Iran parades new missile, tank on war anniversary
TEHRAN, Iran (Reuters) - Iran's Revolutionary Guards showed off their
own surface-to-surface missile for the first time Wednesday as President
Mohammad Khatami pledged that Iranian forces would help maintain regional
In a military parade marking the start of the 1980-88 Iran-Iraq war,
the elite Guards and regular army units rolled out a wide range of Iranian-made
military hardware, prompting Khatami to tout the export potential of the
local arms industry.
Khatami took the salute as thousands of ground, navy and air force troops
and Revolutionary Guards snapped into a goose-step when they passed the
reviewing stand in Tehran's Azadi (Freedom) Square.
The army paraded its Shehab missiles, armored personnel carriers and
an upgraded version of the locally made Zolfaqar tank, lighter and more
maneuverable than its predecessor and fitted with a laser-guided aiming
"Our armed forces are not warmongering, but they would counter
warmongers. They are the protectors of regional peace and security,"
He denounced the presence in the Gulf of "foreign" forces,
a reference to Western naval and air forces based in the strategic waterway
and in Gulf Arab states.
"The armed forces are moving toward self-sufficiency. They are
able to export their hardware to friendly nations," he said.
Flowers covered Khatami's reviewing stand and large portraits commemorated
Iranian commanders killed in the devastating war against Iraq.
War veterans in wheelchairs and nomadic tribesmen in colorful attire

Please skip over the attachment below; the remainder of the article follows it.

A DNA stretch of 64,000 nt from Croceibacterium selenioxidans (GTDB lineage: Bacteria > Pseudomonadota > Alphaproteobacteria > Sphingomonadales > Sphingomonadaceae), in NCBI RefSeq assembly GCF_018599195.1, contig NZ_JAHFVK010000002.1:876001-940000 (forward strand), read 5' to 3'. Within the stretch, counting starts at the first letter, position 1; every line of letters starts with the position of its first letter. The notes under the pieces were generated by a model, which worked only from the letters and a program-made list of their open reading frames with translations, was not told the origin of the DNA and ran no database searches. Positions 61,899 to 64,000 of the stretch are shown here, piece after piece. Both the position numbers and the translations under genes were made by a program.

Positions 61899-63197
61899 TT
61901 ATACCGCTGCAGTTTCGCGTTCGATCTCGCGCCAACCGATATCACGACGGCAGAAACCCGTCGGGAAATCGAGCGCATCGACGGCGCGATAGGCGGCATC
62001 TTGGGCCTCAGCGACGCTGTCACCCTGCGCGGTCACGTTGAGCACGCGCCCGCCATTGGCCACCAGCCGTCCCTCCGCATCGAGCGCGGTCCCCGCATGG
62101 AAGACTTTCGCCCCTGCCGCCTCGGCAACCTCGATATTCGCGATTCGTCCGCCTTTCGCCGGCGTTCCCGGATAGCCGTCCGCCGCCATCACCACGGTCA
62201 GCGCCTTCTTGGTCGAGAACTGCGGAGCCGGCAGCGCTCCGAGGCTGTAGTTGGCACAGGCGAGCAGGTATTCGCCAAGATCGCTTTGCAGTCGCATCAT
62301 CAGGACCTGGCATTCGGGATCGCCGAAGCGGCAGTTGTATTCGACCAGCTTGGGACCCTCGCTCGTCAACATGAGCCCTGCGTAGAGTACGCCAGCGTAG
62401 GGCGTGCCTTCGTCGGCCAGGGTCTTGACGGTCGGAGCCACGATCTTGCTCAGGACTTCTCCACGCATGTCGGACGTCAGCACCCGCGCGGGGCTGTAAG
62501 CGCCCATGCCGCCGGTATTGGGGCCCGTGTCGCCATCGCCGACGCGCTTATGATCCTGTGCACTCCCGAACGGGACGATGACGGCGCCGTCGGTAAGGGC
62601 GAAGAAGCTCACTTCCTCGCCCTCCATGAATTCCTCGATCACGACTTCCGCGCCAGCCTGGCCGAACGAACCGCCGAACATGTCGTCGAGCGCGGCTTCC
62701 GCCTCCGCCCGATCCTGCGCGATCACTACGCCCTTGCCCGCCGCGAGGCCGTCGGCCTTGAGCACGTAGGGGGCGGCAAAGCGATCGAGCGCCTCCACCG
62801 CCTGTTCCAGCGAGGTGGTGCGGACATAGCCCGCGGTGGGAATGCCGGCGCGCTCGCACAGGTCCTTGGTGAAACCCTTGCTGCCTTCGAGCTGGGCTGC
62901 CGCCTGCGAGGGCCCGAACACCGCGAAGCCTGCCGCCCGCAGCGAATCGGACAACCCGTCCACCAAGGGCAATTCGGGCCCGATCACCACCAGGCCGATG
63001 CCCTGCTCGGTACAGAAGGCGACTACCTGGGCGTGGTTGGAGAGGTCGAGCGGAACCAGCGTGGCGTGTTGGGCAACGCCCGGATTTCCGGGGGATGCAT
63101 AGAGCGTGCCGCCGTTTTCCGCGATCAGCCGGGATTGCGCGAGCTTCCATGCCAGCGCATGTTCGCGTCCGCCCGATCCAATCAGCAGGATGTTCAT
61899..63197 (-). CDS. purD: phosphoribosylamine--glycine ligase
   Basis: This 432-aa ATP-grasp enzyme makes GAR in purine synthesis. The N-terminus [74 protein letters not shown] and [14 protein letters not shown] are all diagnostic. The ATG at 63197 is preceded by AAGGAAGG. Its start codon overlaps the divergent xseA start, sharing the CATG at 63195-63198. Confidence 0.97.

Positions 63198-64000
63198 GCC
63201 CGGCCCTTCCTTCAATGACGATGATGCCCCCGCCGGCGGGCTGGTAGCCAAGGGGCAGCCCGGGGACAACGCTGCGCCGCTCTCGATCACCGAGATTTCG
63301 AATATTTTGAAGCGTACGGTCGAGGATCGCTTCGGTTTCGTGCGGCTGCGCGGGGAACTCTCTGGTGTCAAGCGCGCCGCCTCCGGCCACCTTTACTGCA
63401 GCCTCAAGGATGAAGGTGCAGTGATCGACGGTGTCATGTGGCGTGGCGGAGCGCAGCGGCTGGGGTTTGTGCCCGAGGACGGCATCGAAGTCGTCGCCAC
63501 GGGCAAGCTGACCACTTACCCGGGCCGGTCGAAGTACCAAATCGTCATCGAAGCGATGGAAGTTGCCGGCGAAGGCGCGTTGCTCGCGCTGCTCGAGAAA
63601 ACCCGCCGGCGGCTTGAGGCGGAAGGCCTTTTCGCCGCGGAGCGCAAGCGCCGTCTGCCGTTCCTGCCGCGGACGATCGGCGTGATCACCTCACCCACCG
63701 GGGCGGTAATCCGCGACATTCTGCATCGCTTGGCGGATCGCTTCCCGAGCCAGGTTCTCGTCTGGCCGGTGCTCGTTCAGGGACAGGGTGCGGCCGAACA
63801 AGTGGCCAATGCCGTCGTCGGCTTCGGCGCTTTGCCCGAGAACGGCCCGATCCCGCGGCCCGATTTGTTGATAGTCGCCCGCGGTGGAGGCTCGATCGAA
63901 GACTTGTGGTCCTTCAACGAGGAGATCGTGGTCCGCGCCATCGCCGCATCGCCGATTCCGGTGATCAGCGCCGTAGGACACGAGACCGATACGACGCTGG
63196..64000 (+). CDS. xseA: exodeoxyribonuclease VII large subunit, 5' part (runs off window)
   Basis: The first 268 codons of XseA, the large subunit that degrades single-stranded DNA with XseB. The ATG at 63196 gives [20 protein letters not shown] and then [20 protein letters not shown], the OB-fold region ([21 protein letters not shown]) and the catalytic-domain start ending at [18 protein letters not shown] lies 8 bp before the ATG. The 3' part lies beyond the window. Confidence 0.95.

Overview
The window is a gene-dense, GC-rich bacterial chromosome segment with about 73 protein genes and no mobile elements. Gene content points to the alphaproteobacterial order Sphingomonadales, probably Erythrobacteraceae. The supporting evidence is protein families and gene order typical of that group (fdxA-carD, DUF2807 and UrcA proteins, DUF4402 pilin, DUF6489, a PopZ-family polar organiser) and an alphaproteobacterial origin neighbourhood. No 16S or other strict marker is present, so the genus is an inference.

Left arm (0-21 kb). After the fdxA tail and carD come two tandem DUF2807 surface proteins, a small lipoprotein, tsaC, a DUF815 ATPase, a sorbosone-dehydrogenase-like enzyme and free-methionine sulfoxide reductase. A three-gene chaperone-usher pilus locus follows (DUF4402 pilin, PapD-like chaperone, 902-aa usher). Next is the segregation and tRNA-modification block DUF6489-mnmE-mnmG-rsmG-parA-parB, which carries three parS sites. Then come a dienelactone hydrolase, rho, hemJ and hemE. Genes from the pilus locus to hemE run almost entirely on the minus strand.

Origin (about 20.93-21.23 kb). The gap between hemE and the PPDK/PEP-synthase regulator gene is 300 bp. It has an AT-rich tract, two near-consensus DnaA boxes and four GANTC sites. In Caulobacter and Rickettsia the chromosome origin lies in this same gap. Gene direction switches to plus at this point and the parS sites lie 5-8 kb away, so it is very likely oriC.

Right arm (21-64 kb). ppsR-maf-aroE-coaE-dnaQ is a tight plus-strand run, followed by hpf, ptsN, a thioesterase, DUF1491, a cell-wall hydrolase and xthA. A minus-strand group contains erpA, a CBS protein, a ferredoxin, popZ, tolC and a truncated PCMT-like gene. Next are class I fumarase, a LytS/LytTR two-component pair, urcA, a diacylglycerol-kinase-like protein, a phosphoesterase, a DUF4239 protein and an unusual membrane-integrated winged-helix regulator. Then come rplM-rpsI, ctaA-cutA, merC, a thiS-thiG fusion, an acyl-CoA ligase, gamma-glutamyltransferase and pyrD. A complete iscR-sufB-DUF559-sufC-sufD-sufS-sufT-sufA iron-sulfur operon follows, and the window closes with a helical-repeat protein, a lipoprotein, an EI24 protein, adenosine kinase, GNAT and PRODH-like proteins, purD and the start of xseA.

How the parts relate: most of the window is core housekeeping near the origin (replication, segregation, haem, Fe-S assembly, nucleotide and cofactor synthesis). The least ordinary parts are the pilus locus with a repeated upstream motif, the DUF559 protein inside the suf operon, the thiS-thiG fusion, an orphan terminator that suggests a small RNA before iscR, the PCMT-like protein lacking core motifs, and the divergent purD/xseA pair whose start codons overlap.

also joined the parade.
A phalanx of women toting assault rifles with flowers in the barrels
marched past wearing black chadors, the all-enveloping dress worn by traditional
Muslim women in the Islamic republic.
"We have developed the Zelzal missile in the past four and a half
years without any outside help and by the grace of God it is now in mass
production," Brig. Gen. Gholamhossein Gheibparvar, the official in
charge of the parade, told Reuters.
Gheibparvar declined to reveal the range or payload of the missile,
apparently a new version of Iran's Zelzal-3 missile.
Iran will launch an eight-day submarine exercise Saturday at the mouth
of the Gulf, during which the land-based Fajr-e Darya missile will be test-fired
over the sea, the official news agency IRNA reported.
It was not immediately clear if the missile was a new version of Iran's
The London-based Jane's Defense Weekly said last year that Iran had
become the third country in the Middle East, after Israel and Egypt, to
manufacture main battle tanks.